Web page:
Coun. Christopher Trevelyan says White Rock moving toward charging for FOI requests does not support the ‘democratic process’. (File photo)

Coun. Christopher Trevelyan says White Rock moving toward charging for FOI requests does not support the ‘democratic process’. (File photo)

Freedom of information to come at a price in White Rock

City moving toward a new bylaw to charge $10 for each FOI request

Freedom of Information may not be free much longer in The City of White Rock – following steps toward a new bylaw that would impose a $10 fee for processing each request.

The White Rock Freedom of Information Bylaw 2023, No. 2457 passed first, second and third reading by council at Monday’s (March 13) regular council, with only final adoption to be scheduled.

But council was not unanimous on the issue, with Coun. Christopher Trevelyan voting against the measure on a matter of principle.

“I, philosophically, believe that people in this community have to have free access to information about what happens in their city,” he said.

He also noted that the city has a budgeted staff position for which work processing FOI requests is covered by salary.

READ ALSO: White Rock FOI requests posted to city’s website

The new legislation would replace the existing city FOI bylaw, reflecting changes to the provincial Freedom of Information and Protection of Privacy Act (FIPPA) which now allows municipalities to charge an application fee for all FOI requests.

The proposed White Rock fee is the maximum a municipality can charge under the changes to FIPPA, and covers costs for locating and retrieving a record, preparing it for disclosure, shipping and handling and providing a copy.

A written report from corporate administration director Tracey Arthur noted that “many requests received require significant staff resources to seek out the requested records and then respond to them.”

“…it may encourage FOI applicants to be clearer with their requests and in some cases for the FOI process to not be considered casually,” she added.

READ ALSO: White Rock FOI questions remain – after two years

Arthur pointed out that one applicant made 19 of the city’s 53 access requests in 2021 and two applicants made eight of the city’s 27 access requests for 2022.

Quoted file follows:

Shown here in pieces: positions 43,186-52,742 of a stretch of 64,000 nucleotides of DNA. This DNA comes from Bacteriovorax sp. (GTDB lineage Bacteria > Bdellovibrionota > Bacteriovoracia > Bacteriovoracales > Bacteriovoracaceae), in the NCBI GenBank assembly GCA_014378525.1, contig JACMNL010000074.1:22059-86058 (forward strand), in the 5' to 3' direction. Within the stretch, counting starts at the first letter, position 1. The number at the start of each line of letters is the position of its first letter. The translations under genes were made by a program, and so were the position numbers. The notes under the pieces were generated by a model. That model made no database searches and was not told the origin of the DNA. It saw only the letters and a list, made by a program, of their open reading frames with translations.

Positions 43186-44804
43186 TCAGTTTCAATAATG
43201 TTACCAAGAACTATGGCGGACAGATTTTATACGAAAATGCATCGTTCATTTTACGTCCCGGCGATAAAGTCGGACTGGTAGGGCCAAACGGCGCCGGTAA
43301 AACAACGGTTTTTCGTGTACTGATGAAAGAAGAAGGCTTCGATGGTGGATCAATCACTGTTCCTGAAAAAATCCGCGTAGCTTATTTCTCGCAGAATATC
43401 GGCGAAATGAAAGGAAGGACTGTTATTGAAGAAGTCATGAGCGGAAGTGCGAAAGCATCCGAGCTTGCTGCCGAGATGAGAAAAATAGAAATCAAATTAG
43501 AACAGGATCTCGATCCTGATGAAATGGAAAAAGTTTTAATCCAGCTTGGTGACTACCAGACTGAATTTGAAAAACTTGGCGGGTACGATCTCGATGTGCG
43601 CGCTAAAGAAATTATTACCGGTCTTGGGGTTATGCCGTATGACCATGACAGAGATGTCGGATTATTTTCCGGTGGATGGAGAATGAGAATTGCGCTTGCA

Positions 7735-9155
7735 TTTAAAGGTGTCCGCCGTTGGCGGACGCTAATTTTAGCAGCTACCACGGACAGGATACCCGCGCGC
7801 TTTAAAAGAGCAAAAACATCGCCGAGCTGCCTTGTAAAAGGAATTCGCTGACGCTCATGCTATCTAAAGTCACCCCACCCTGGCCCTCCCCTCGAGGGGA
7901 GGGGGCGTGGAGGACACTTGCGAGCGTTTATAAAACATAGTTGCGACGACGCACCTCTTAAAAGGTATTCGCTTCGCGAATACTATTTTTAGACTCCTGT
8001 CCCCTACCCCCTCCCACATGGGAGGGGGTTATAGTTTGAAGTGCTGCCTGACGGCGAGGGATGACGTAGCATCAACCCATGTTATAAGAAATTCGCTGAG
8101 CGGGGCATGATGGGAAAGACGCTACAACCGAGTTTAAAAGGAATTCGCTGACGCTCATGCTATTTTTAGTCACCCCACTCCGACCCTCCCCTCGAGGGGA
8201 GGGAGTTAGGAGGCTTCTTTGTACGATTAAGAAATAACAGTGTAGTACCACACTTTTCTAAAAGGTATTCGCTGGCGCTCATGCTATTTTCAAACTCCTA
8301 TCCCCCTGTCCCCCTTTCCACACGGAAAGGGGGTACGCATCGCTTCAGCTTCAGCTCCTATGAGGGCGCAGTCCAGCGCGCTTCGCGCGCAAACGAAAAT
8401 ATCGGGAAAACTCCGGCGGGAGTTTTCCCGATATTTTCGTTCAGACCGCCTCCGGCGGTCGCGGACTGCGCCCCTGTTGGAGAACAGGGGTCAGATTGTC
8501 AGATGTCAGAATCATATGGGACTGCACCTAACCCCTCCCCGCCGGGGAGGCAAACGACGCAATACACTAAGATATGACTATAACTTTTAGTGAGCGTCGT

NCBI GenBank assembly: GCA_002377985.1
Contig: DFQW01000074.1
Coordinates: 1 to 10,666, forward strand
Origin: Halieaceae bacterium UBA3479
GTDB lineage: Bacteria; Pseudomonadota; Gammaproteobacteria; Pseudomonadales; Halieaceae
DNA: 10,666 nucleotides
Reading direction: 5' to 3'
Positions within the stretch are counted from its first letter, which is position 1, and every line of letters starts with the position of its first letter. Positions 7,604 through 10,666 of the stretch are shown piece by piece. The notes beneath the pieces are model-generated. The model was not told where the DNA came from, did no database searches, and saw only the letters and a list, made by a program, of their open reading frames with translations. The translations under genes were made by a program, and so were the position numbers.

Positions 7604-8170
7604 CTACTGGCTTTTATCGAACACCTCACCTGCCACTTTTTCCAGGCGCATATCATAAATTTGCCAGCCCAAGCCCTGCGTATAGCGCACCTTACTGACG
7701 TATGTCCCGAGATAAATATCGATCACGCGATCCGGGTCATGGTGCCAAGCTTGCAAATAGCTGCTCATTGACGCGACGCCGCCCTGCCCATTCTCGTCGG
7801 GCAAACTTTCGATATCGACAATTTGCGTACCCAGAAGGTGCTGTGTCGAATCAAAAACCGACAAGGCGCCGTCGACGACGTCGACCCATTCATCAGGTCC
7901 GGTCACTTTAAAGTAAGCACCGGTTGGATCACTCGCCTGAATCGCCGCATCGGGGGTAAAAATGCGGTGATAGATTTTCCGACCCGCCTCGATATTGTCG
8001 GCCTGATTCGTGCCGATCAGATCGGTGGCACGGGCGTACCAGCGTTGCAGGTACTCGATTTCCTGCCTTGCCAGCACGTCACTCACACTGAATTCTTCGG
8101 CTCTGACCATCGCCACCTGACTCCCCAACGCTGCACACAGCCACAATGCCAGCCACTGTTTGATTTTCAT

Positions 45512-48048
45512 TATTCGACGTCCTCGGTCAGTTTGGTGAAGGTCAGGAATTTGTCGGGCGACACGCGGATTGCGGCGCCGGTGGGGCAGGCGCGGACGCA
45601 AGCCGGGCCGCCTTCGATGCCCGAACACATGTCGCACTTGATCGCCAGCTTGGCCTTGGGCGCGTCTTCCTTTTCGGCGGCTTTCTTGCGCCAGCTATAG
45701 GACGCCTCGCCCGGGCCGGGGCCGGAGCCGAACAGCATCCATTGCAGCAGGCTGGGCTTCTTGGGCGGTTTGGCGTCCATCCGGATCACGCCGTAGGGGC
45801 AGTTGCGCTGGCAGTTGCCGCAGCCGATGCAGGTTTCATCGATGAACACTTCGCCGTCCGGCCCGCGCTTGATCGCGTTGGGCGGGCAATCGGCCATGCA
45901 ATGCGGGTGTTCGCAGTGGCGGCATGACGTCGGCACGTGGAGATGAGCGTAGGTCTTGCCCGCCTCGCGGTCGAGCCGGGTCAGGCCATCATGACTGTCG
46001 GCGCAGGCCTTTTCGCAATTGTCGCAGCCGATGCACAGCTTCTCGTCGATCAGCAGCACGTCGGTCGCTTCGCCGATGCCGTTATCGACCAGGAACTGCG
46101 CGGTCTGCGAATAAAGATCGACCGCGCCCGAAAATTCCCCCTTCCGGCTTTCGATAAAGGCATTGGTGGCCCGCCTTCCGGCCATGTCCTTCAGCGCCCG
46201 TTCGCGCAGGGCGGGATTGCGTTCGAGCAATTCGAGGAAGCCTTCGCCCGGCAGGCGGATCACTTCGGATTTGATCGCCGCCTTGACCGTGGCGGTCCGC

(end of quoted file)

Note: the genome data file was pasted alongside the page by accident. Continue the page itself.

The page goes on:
“This equates to a significant amount of staff resources dedicated to the interests of one to two persons,” she said.

But Trevelyan took the position is that, even with potential abuses, the information should be provided free of charge.

“The city belongs to the people who live here,” he said.

“And that comes with people who abuse it, occasionally, with a lot of FOIs, to people who never use it, and everything in-between – and that’s just part of the democratic process.”

“Unfortunately, some people take advantage of (free information), but I don’t think we should throw out the barrel because of a few people like that. I do think that information needs to be public, because it is their city.”

Mayor Megan Knight took a different stance, however.

“I think (the fee) is quite reasonable, and a lot of people are abusing it, and, yes, there are the people that maybe $10 would be too much for them, but for what I see that’s going on in our office, I will fully support this.”

Coun. Elaine Cheung said she had called around different municipalities that are charging a fee for FOI requests, such as Port Moody.

“People are working their jobs, and they are doing something additional to it, and there should be a fee for it,” she said.

“Their time is valuable.”

But Trevelyan disputed that FOI requests represent – or should represent – additional work for White Rock staff.

“We do have someone on staff, or we are supposed to have a position on staff, that’s part of their job description,” he said.

“I’d completely be in agreement if we were lumping those FOIs on desks of other staff members. But there is a position whose job is to do that, period.

“The amount of financial recovery, it’s more to just discourage access to the city, it doesn’t do anything in terms of filling that position’s costs.”

“I don’t think it’s discouraging,” Knight countered.

“It’s what the provincial government says that we can charge. So $10 is more than reasonable. Because if I put someone in that position, they’ll probably have a law degree, or something to that extent. So $10 for three hours – I don’t think you can beat it.”

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